Comment: Why Barry O'Farrell had to resign

Former NSW Premier Barry O'Farrell. (AAP)

Former NSW Premier Barry O’Farrell didn’t have to resign because he was corrupt. He had to resign because if he didn’t then the system collapses, writes Greg Jericho.

One of the more bizarre things to occur after the resignation of Barry O’Farrell was the response by some journalists that he really should not have had to resign, and that it showed ICAC has too much power.

It’s one thing for a former politician like Jeff Kennett to argue that the ICAC hearings entrapped O’Farrell, but it’s another thing for members of the media – whom should wish as much light to be shone into every dark crevice as is possible – to be using that line as well.

Mr O’Farrell was not entrapped by ICAC. ICAC didn’t send him the wine, didn’t encourage him to write the thank you note, and didn’t trick him into giving the testimony he didn’t do any of it.

The questions being asked Mr O’Farrell when appearing before the ICAC on Tuesday should have screamed to him that something was up. He was told where the bottle of Grange was alleged to have been purchased, and that they had evidence of a courier to his home. Yet on Barry barrelled.

When asked what year he was born, he replied with cavalier ease, “Just Google it, it’s 1959 a great year.”

When it got down to the crux of it all, he left himself with no wriggle room: “I do know if I had received a bottle of 1959 Penfolds Grange I would have known about it and, and I did not receive a bottle of Penfolds Grange.”

You might think he would have triple checked upon leaving, and yet he then went before the media and said, “I want to categorically refute the claims about the 1959 bottle of Penfolds Grange. Let me be clear, I didn’t receive a bottle of 1959 Grange”. He even put out a media release denying it all.

Once the evidence of his hand written note thanking Nick Di Girolamo for the wine was revealed, his fate was sealed.

Pretty soon out came the apologists from the media – suggesting he hadn’t really done anything wrong. The view quickly became that because Mr O’Farrell hadn’t awarded a contract to Australian Water Holdings, there was no evidence of corruption, and he really did forget about the wine, so he should stay on.

Sure, no one is suggesting Mr O’Farrell acted corruptly, but the logic of such a defence very quickly leads to sinister places. The reason the pecuniary interest disclosure is there is not just to stop successful bribes. There is many a place in the world where bribes to politicians are just part of the cost of doing business, and no guarantee of success.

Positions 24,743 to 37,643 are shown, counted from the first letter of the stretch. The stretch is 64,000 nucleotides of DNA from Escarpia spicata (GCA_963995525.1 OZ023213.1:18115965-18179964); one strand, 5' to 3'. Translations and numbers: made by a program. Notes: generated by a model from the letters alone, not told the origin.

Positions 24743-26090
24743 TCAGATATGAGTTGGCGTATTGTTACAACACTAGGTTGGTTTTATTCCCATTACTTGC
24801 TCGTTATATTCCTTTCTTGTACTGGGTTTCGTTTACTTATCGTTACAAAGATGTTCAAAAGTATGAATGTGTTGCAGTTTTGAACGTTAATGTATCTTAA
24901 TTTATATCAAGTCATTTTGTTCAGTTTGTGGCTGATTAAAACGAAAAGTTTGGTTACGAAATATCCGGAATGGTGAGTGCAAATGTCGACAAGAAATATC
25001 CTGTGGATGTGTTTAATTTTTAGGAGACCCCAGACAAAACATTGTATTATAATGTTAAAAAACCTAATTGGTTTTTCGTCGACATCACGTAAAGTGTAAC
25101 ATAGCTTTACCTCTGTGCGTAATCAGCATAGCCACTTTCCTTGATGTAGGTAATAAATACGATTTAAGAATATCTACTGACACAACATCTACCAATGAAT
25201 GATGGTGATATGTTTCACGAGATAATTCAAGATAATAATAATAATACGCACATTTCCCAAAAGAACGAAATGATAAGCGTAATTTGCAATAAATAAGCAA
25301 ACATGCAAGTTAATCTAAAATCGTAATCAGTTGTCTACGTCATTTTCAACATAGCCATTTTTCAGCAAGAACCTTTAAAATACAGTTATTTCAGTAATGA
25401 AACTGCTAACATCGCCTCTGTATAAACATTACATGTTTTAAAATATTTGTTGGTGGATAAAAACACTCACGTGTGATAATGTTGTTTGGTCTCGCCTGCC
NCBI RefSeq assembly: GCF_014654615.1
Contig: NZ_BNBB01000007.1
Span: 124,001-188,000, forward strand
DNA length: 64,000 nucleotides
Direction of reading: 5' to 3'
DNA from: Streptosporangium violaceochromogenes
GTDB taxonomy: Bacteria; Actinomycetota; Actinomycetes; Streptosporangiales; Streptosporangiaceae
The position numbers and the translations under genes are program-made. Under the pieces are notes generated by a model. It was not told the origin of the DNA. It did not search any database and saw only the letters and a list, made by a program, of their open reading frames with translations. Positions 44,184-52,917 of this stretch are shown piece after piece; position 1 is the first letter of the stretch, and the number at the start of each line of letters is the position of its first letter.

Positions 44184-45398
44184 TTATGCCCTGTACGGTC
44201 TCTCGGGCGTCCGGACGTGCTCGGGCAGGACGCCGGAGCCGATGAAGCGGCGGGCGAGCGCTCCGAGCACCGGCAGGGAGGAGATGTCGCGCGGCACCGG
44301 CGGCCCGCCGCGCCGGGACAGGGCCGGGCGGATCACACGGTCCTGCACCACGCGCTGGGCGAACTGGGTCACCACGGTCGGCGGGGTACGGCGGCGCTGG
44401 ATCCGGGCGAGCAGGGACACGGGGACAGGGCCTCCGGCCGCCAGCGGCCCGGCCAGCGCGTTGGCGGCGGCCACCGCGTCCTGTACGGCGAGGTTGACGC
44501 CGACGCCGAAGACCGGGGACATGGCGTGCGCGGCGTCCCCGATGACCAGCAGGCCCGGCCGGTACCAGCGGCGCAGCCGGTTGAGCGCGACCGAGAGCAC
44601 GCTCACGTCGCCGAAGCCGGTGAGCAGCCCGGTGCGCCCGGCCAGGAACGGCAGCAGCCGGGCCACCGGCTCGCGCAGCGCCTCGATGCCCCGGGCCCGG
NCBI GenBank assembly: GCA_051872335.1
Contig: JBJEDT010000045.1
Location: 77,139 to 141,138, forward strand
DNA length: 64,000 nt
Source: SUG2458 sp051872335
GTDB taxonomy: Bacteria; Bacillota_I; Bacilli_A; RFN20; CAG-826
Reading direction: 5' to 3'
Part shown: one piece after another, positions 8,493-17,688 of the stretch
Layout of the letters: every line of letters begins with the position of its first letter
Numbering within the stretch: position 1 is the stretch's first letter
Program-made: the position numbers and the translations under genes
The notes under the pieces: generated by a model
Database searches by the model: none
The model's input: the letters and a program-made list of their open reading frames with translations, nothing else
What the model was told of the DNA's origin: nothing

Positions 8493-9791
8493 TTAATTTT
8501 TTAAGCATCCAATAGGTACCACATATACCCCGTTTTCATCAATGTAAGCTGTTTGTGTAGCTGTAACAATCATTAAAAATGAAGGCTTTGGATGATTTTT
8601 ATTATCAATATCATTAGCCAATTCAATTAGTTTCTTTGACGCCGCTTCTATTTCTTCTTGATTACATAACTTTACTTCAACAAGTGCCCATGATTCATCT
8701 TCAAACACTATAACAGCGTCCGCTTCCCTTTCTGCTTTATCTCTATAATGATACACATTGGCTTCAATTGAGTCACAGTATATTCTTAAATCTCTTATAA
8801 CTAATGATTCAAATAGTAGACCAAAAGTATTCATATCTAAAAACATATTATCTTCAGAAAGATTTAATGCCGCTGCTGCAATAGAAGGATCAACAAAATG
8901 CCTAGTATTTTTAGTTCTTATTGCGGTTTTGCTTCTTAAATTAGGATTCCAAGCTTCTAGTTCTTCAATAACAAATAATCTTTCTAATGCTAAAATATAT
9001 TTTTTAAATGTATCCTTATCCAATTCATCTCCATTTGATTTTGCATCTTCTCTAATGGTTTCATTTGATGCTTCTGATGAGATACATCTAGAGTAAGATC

So when you are the leader of a state it behoves you to be very pedantic about such things.

The whole affair serves to reinforce that corruption and influence are not strange bedfellows but that the difference is like the difference between sex with or without the use of a prophylactic device.

The US Supreme Court in a recent decision on campaign finance has taken the view that money, donations and anything else is not corruption unless there is an explicit quid pro quo element – i.e. we’re giving you this money, this gift, this air travel upgrade, because we want you to do something.

The reality is the corruptive influence of money doesn’t work that way. Firstly few are so stupid as to explicitly agree to anything so specifically and obviously corrupt.

The peddling of money and gifts is not done just because lobbyists and donors think ministers or premiers are nice people; they are actually after something – whether it just be influence or preferential treatment or a contract.

The deal (or perhaps we could say the prophylactic) is that politicians can receive these gifts but they must declare them. Tony Abbott’s register of members interests statement for example lists a gift of a bottle of St Henri Shiraz (although it is listed as “value unknown”) and such things as a membership to Virgin Airlines lounge club and a free Samsung tablet. 

But the declarations only make the influence peddling notionally above board – notionally we can all be aware of it if we bother to look. We should be careful not to suggest it removes all risk of undue influence, but it is a crucial step. Without the declaration, the gifts go from wine and footy tickets to cars and boats and well whatever one’s heart desires.

Mr O’Farrell didn’t have to resign because he was corrupt. He had to resign because if he didn’t then the system collapses. Some might argue that Mr O’Farrell just forgot, but we can’t only allow that defence for politicians we (or at least sections of the media) like. If Eddie Obeid tried the same line, regarding false testimony to ICAC, would those same people let it through to the keeper?

Forgetting something from 3 years ago is actually permissible – if unlikely. But that is also why there is a register. Tony Abbott probably doesn’t remember getting the St Henri Shiraz in 2010, but he doesn’t need to – it’s on the list.

We can perhaps understand why Mr O’Farrell forgot the bottle (but really, would you ever forget getting such a unique gift?) but we cannot know why he did not declare it. At best it was an administrative oversight.

But the higher the stakes, the higher the penalty - and the stakes here were not just the Premiership of NSW, but the integrity of the NSW political system. The reality is this: if you want to see the fetid rivers of influence end in NSW, you don’t get to pick and choose who gets a free pass from ICAC because you think he’s a good bloke.

Mr O’Farrell is gone and every politician has been given the sharpest reminder that the cost of gifts is much higher if you don’t declare them than if you do. The system works best when everyone is very careful to ensure they can’t even get just a little bit corrupt. 

Greg Jericho is an economics and politics blogger and writes for The Guardian and The Drum.

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